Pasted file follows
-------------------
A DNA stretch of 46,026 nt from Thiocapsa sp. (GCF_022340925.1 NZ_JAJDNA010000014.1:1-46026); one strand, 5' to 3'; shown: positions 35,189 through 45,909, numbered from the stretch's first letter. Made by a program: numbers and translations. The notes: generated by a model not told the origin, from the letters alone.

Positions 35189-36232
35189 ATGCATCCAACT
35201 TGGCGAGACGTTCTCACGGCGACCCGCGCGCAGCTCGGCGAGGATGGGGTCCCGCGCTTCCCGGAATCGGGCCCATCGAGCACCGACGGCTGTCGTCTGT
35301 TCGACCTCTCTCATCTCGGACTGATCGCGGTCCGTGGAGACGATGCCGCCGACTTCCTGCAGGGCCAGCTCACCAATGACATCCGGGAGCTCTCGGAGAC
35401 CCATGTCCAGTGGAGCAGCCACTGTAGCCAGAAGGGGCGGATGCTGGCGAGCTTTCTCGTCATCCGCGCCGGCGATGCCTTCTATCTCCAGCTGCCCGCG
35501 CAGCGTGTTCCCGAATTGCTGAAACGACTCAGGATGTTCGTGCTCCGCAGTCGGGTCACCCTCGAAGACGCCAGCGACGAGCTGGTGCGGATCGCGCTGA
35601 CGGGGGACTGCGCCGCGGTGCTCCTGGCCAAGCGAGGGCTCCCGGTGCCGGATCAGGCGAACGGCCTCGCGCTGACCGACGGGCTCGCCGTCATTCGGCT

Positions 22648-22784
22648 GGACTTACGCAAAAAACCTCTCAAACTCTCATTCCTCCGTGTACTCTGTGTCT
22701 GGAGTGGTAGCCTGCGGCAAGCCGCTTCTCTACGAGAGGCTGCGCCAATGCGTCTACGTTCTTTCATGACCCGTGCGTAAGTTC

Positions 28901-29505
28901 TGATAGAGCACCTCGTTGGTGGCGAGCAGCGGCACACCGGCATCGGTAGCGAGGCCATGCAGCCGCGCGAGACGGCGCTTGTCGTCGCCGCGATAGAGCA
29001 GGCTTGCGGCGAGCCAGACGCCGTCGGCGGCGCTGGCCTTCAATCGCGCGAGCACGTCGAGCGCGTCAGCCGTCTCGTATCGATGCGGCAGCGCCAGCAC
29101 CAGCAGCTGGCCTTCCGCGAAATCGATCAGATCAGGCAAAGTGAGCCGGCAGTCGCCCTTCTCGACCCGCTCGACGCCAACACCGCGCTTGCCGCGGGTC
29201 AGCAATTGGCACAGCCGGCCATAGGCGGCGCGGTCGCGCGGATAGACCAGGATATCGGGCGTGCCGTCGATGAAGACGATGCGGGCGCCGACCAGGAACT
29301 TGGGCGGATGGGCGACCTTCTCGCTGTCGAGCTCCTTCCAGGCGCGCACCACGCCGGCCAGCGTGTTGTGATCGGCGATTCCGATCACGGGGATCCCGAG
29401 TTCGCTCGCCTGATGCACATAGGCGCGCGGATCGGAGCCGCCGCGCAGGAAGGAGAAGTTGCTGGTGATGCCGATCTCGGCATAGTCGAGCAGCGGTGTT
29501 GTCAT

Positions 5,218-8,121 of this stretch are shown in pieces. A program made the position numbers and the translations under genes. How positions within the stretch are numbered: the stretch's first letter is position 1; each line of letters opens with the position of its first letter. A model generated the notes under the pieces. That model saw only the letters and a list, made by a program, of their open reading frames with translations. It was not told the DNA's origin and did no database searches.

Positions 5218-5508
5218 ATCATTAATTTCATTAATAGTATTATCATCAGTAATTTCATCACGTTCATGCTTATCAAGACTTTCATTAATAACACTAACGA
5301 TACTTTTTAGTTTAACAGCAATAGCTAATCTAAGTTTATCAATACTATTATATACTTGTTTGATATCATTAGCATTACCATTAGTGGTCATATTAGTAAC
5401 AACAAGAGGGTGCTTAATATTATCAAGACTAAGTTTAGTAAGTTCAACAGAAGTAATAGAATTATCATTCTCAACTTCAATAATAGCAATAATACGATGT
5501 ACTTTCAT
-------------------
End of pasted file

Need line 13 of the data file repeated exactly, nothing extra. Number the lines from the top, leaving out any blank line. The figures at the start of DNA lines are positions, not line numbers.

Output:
28901 TGATAGAGCACCTCGTTGGTGGCGAGCAGCGGCACACCGGCATCGGTAGCGAGGCCATGCAGCCGCGCGAGACGGCGCTTGTCGTCGCCGCGATAGAGCA